The city's finance department told the Hot Springs Board of Directors Tuesday night that payments servicing the debt on the closed Hot Springs District Court pension plan are not in arrears despite the continued growth of the liability.
The contradiction stems from changes in actuarial assumptions about life expectancies of plan members and their beneficiaries and the rate of return the Arkansas Public Employees Retirement System needs from its investments to maintain solvency, Finance Director Dorethea Yates told the board.
The $695,646 unfunded liability APERS assumed when it took over administration of the district court plan in 2005 grew to $722,449 as of last month. It's an obligation borne by the city and Garland County, as both share district court expenses per an interlocal agreement.
Yates told the board last week that the plan had seven members, including three court clerks, when APERS absorbed it subsequent to the Legislature's 2003 passage of the statute that created the state-run District Judge's Retirement System. The $197,991 payment to APERS in January 2005 from the balance in a special fund the city used to pay retirement benefits reduced what had been an $893,636 unfunded liability.
The obligation continued to grow despite the annual payment made on the 30-year promissory note the city issued APERS in exchange for assuming the plan's unfunded liability, prompting the board to adopt a budget resolution Tuesday night transferring $319,750 from the General Fund to the Garland County District Court Fund to pay off the city's half of the debt.
The transfer will be added to the $68,500 the city's 2018 budget appropriated to the District Court Fund's unfunded retirement line item.
The Garland County Quorum Court is expected to follow suit at its next meeting, using interest income from the Ouachita Memorial Hospital Sale Fund to retire its share of the note.
Yates told the board APERS has offered assurances that the lump sum payment will satisfy the obligation in full, even if actuarial projections change. While the payment retires the indebtedness, Yates said it also forgoes the city's chances of benefiting from the possibility of the obligation being less than the aggregate of the city's remaining debt service payments.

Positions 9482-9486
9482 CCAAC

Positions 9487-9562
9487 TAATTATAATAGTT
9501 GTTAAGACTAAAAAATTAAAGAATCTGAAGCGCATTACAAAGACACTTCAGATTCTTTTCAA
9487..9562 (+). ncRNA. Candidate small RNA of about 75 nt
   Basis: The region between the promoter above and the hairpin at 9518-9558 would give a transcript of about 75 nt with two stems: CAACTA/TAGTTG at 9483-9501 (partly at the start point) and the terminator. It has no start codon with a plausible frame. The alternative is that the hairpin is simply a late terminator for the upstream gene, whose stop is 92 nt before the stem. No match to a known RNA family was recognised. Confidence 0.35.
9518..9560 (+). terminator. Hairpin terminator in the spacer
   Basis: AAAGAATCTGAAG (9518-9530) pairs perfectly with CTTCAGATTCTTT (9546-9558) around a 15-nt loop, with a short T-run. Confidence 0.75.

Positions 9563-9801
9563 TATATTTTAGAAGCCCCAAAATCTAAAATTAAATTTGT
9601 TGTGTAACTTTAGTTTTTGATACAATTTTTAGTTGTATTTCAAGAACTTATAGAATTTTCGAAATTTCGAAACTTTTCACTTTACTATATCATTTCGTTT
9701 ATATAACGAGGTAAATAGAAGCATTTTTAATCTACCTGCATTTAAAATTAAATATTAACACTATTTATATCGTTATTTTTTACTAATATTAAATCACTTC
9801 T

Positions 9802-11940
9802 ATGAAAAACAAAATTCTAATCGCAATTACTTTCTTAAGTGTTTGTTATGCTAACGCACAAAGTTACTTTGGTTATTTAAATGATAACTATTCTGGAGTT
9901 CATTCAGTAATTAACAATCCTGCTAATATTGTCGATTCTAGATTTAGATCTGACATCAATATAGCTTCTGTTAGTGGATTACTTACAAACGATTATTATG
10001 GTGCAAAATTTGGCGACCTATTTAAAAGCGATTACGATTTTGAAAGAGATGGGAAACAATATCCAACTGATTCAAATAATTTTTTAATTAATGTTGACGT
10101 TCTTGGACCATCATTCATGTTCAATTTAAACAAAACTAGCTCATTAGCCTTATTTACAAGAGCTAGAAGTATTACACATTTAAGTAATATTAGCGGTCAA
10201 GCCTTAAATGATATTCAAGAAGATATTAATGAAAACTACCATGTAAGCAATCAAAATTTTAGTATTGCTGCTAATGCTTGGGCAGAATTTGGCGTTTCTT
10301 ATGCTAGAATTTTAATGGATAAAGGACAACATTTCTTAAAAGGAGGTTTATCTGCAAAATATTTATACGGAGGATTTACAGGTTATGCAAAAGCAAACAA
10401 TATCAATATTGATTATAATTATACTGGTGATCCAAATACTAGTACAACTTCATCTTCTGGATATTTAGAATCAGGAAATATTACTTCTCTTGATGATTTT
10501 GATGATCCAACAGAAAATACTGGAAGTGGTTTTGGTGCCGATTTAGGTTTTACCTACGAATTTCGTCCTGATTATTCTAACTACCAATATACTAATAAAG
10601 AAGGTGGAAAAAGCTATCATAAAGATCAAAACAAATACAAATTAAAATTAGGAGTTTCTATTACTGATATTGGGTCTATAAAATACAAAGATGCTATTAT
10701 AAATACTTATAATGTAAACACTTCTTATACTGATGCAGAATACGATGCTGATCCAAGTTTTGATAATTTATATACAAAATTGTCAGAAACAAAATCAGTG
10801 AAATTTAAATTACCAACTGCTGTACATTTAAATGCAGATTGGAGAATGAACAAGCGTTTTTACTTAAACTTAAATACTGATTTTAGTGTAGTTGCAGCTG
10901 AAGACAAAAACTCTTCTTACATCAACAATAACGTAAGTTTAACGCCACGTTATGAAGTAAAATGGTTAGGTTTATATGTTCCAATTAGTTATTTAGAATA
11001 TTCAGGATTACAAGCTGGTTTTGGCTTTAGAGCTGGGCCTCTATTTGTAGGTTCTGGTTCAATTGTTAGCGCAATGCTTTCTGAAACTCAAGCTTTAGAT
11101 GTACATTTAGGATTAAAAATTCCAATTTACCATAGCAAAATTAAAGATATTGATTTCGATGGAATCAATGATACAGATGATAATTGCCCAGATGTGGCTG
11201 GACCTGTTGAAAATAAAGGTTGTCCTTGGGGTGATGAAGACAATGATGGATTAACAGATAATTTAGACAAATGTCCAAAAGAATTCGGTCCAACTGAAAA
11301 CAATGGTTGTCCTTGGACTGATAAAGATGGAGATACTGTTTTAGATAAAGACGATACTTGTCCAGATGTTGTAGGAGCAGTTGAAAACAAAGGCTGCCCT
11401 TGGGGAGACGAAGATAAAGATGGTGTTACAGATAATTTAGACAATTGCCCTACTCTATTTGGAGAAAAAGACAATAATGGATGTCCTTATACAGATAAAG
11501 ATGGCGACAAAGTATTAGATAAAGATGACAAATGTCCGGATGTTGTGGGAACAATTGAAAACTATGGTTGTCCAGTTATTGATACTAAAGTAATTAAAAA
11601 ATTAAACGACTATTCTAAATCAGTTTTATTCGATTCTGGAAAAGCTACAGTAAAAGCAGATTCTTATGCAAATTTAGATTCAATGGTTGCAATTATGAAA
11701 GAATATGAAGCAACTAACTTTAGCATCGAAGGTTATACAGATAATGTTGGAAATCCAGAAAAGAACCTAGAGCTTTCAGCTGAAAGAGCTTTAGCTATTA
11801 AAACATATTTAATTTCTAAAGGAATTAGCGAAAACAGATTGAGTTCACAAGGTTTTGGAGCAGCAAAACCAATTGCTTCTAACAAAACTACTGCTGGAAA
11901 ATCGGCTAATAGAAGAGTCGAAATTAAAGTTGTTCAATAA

"It's my understanding that once we pay off this liability, we would not be responsible," she said. "If one (of the plan members) were to become deceased a lot earlier than expected, the actual amount would not be as much as we thought it would be. If there's extra money, you won't get it back. If there's extra money on the back end, you won't pay it."
Yates told the board the lump sum payment will save the city and county $500,000 in interest expenses over the next 18 years, which is the remaining term on the 30-year note.
Jay Wills, APERS' deputy director, said APERS' board of directors sets the 7.15-percent interest rate applied to the note based on an independent actuary's annual assessment of the state pension fund. The rate represents the return APERS needs from its investments to pay more than $500 million in annual benefits, Wills said.
APERS' board presumes the money it's loaned the city would get a 7.15-percent return if it were invested, so the percentage is applied to the principal on the unfunded liability.
The Finance Department said paying the city's half from the General Fund won't put its balance below the 16 percent of expenses the city code requires it to maintain for reserve purposes. The city budgeted $24,705,568 in 2018 General Fund expenses.
It expects to conclude 2017 with a $5.2 million balance but projected an almost $1.2 million deficit for the 2018 budget year.Local on 01/18/2018
Print Headline: City pays off its share of pension plan debt